February 24, 2014 at 9:24 am #142836
LOS ANGELES, Feb 23 (Reuters) – It may be one of the best years in
recent memory for high-quality Hollywood film, but two-thirds of
Americans have yet to see any of the movies nominated for the best
picture Oscar, according to a Reuters/Ipsos poll released on Sunday.
Among other questions, the poll asked 1,433 Americans whether they had
seen any of the nine best-picture nominees, plus two other films
competing in other categories. The Academy Awards will be hosted by
comedian Ellen DeGeneres on March 2.
Among those who responded to the online survey, Somali piracy thriller
“Captain Phillips” was the most-watched film, at 15 percent. But 67
percent said they had yet to see any of the eleven films in the poll.
The outer-space drama “Gravity” was second with 14 percent, while crime
caper “American Hustle” and “The Wolf of Wall Street,” Martin Scorsese’s
portrait of 1990s greed and excess, each had been seen by 12 percent of
those surveyed. The numbers include those surveyed who may have seen
more than one of the nominees. The survey found that 60 percent of
respondents were unsure about which film should win best picture.
Slavery drama “12 Years a Slave” had the most support at 9 percent.
“Gravity” and “Captain Phillips” drew 8 percent of the vote each and
“The Wolf of Wall Street” took in 7 percent, according to the survey
conducted from February 17-21.
Hollywood awards season watchers have tipped “12 Years a Slave” and
“Gravity” as the favorites to take home the film world’s highest honor.
Among those surveyed, previous best-actress Oscar winner Sandra Bullock
is the favorite in that category again for her role as an astronaut in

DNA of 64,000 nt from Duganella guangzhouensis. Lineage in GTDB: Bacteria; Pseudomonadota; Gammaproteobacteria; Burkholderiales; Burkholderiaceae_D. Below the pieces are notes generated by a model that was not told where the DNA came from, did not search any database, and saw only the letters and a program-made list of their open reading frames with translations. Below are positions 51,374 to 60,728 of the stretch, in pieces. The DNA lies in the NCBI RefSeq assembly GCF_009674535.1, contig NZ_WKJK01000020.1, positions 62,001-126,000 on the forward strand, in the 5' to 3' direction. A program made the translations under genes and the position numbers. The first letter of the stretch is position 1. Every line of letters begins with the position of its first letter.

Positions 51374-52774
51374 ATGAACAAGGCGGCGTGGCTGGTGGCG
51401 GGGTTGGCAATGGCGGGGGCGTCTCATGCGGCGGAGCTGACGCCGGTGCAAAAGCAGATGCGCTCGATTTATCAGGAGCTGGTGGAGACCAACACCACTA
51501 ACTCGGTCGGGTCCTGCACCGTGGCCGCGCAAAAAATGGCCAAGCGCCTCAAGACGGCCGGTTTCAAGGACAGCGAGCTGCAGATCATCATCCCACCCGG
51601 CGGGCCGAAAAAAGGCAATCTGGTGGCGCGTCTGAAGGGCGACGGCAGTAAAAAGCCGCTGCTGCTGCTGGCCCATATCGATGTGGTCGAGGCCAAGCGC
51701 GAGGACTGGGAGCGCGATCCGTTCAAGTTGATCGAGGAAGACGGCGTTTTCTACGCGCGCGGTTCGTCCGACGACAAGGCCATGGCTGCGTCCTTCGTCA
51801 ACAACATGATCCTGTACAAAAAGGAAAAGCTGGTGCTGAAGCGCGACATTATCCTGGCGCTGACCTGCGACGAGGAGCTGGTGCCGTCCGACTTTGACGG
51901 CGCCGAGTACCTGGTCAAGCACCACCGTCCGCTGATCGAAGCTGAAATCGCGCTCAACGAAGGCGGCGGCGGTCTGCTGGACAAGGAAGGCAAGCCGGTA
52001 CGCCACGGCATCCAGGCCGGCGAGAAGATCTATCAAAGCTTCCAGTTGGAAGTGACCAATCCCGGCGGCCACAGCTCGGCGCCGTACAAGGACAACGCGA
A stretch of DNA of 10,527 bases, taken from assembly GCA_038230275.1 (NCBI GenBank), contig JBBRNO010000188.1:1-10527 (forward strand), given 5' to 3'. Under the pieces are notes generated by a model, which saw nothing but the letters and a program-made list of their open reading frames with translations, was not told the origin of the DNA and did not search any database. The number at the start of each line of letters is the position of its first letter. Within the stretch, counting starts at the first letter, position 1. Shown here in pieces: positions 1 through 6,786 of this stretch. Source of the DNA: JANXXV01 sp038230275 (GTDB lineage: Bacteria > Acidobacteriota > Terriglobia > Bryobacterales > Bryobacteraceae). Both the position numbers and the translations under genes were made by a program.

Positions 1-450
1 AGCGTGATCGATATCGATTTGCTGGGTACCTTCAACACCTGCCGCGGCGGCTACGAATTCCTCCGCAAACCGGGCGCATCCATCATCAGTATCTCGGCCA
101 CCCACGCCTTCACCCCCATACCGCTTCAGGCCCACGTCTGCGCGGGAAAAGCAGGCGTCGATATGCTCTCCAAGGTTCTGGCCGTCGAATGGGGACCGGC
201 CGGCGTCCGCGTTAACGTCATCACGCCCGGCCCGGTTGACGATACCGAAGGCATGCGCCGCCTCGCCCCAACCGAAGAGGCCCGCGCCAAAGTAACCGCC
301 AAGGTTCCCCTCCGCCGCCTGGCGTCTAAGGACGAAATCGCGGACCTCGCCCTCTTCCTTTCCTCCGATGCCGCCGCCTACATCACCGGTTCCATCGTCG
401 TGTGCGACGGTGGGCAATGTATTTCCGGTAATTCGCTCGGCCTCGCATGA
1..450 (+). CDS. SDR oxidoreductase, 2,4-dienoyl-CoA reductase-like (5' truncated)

“Gravity,” with 24 percent saying she will take home the prize. Amy
Adams garnered 11 percent support for her portrayal of a 1970s con
artist in “American Hustle.” Leonardo DiCaprio’s depiction of disgraced
stock trader Jordan Belfort in “The Wolf of Wall Street” should earn
him his long-awaited best-actor Oscar in his third try for the prize,
according to 17 percent of those surveyed. Some 11 percent favored
“Dallas Buyers Club” star Matthew McConaughey to win the award.
Steve McQueen, the director of “12 Years a Slave,” had the most support
at 14 percent to win best director, and Scorsese finished second with 11
percent. If McQueen wins, he would be the first black director to do
so. Alfonso Cuaron, who has won nearly all of the directing awards this
season for “Gravity” and is the pundits’ favorite to win the Oscar, was
third with 7 percent.
Fifty-two percent said they were unsure who should win the best actor and best actress awards.
The precision of Reuters/Ipsos online polls is measured using a
credibility interval. In this case, the poll has a credibility interval
of plus or minus 3 percentage points.February 24, 2014 at 9:30 am #142838
A majority of Americans haven’t seen any 2013 films, including your fanboy favorites.
80% of Americans haven’t seen Catching Fire.
2/3s of Americans didn’t see the Super Bowl either.
Your point is what exactly?February 24, 2014 at 9:30 am #142839
Sandra Bullock and McQueen winning would be welcome upsets 🙂 (even though Blancett gave an infinately better performance) Never gonna happen though.February 24, 2014 at 9:32 am #142840
100 million out of 300 million is still 100 freakin million. Not bad.February 24, 2014 at 9:32 am #142841
McQueen has at least a 25% chance of winning. If 12 Yrs wins BP, at least a 50% chance he will win.February 24, 2014 at 6:32 pm #142842
Nothing, except that it shows those who were surveyed don’t think any of the BP nominees are worth going to the theater to watch.February 24, 2014 at 6:34 pm #142843
And many of them will watch them on other formats, encouraged by the publicity to watch them. And many of them will think well of the Academy for recognizing them.February 25, 2014 at 8:18 pm #142844
And it’s also because most Americans are even too lazy to actually go to the theaters. Nowadays, as SF said, they’ll watch it on some other format, download it from the internet, or buy it from a piracy guy that they know. It’s no secret that not nearly as many people go to the theaters nowadays as people did 10…hell even 5… years ago.